10. Understand the company culture, its values and beliefs in order to best present ideas and to determine a proper structure.
  11. Design a clear strategy and outcome for the process. For example, you can break the change process into smaller steps, prioritize them and create metrics to measure progress.
  12. Identify the influencers and the people who are open to change in your organization. Find informal leaders in your organization, who will motivate others and who will instill pride in their work.
  13. Discuss the implications of change with your employees and increase the number of meetings if necessary. Listen to the questions and concerns of your employees. It is necessary to reassure people about the upcoming changes by explaining to them the reasons and the benefits for change.
  14. Directly address problems, don’t micromanage and don’t openly criticize dissenting voices in order to shut them up.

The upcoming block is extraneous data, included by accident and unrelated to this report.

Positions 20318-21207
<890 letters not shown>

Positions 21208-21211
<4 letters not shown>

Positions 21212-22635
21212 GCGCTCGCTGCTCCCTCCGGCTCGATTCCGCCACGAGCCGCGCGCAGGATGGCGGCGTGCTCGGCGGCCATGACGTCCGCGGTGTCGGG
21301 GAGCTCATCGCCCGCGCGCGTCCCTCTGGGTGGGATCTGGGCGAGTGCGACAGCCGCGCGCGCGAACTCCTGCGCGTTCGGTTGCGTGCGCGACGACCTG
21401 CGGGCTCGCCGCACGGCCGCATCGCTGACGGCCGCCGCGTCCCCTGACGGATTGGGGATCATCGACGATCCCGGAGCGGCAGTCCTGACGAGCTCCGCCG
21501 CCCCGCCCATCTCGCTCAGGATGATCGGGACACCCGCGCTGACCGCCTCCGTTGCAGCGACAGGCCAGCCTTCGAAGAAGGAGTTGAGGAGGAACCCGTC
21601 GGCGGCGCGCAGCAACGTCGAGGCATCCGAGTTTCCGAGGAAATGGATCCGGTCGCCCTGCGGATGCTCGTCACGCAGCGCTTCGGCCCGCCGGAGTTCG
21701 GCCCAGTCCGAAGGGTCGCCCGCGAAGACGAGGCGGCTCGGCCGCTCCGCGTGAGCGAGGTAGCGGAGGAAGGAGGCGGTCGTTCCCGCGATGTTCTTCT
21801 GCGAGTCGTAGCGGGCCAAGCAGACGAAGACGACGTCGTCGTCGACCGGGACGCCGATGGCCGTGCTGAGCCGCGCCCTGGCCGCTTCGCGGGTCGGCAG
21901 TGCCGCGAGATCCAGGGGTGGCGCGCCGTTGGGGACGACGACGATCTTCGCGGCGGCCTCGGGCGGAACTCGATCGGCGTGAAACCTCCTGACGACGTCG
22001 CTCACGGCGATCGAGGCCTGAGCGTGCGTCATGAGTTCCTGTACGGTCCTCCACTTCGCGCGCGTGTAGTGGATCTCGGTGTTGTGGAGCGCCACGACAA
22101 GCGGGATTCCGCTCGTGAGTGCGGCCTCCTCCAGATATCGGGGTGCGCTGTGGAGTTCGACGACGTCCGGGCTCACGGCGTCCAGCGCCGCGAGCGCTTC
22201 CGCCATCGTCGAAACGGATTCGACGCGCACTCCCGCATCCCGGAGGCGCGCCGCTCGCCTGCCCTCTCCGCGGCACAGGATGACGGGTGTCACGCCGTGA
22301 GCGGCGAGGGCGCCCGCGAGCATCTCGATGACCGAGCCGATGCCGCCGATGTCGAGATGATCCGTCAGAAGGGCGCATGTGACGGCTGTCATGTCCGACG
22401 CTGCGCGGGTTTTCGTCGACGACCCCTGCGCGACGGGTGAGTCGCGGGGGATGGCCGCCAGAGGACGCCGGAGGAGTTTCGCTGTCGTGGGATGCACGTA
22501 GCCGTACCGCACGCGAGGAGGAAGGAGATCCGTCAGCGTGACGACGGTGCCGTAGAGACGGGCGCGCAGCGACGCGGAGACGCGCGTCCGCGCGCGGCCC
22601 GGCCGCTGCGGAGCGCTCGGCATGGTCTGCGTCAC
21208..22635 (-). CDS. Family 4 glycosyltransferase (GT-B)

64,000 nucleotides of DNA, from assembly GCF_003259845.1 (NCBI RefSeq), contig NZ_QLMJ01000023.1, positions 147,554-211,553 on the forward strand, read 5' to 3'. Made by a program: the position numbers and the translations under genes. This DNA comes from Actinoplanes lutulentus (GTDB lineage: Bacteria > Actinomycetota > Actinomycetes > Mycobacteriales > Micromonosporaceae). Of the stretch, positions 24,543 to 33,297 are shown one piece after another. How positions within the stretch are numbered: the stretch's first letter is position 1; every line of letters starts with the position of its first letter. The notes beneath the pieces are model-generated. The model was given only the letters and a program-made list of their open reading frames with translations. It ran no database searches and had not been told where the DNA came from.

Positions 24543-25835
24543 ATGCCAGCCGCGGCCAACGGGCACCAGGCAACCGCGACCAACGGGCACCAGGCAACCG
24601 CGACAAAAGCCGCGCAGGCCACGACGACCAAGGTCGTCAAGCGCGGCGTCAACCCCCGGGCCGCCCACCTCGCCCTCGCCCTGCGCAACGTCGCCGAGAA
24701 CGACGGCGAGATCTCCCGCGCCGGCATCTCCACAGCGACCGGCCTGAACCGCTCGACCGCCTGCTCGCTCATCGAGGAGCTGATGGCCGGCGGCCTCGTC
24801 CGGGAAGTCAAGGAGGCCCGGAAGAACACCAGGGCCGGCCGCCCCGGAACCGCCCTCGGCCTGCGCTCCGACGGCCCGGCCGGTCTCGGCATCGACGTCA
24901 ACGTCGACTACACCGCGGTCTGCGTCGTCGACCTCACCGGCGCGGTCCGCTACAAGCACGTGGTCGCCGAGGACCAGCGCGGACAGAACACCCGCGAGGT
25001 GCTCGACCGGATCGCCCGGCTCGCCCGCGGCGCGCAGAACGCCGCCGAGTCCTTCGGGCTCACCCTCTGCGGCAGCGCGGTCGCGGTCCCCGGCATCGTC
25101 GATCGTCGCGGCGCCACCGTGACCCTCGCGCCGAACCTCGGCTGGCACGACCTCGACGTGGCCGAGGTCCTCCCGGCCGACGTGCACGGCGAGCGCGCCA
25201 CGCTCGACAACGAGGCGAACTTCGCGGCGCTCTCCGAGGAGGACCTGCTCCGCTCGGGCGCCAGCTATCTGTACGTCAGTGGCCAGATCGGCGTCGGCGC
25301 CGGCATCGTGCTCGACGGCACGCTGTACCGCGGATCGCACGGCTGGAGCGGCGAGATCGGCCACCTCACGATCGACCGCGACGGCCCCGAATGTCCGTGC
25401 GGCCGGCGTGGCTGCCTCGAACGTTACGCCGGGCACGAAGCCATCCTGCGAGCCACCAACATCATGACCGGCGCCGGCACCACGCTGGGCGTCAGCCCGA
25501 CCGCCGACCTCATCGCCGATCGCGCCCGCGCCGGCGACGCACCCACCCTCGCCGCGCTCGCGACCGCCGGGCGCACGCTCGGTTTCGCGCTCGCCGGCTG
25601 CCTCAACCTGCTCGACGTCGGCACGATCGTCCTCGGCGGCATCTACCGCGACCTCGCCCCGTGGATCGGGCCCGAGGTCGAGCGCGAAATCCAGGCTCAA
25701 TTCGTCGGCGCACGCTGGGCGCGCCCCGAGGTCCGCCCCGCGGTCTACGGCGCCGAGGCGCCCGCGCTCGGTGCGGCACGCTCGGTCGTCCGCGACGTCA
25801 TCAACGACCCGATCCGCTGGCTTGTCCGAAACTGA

15. Keep your energy up during the process, motivate your team and show them the positive sides of the transformation. Persuade your employees that they will benefit from the change to increase commitment.
  16. Encourage collaboration on your team, mitigate conflicts and maintain harmony as much as possible because emotions are high.
  17. Set high expectations and give your team the confidence to deal with changes and gain their approval every step of the way.
  18. Give your employees more ownership of their work to increase commitment.
  19. Expect setbacks. Understand that the risks are worth the rewards and that it is OK to fail. People don’t take risks when there are no personal rewards, there is no clemency towards failure.

Hope that I’ve helped you get it together on your way to leadership!

Don’t forget to like, share and leave a comment below.

Dealing With Cultural Sensitivity In The Workplace

In the world we live in, with a supremacist leader as the leader of the free world, it seems that culturally ignorant people feel free to demonstrate their ignorance. Lately, cultural ignorance and overtly offending people have been maximized, and this behavior is slowly becoming the norm.

At work and in life, leaders are the ones to demonstrate exemplary behavior when dealing with people from different backgrounds. They have to be emotionally and culturally intelligent.

Wondering how to adjust yourself with different cultures, to become more culturally sensitive and create a healthy workplace?

Cultural Sensitivity Workplace

What is culture?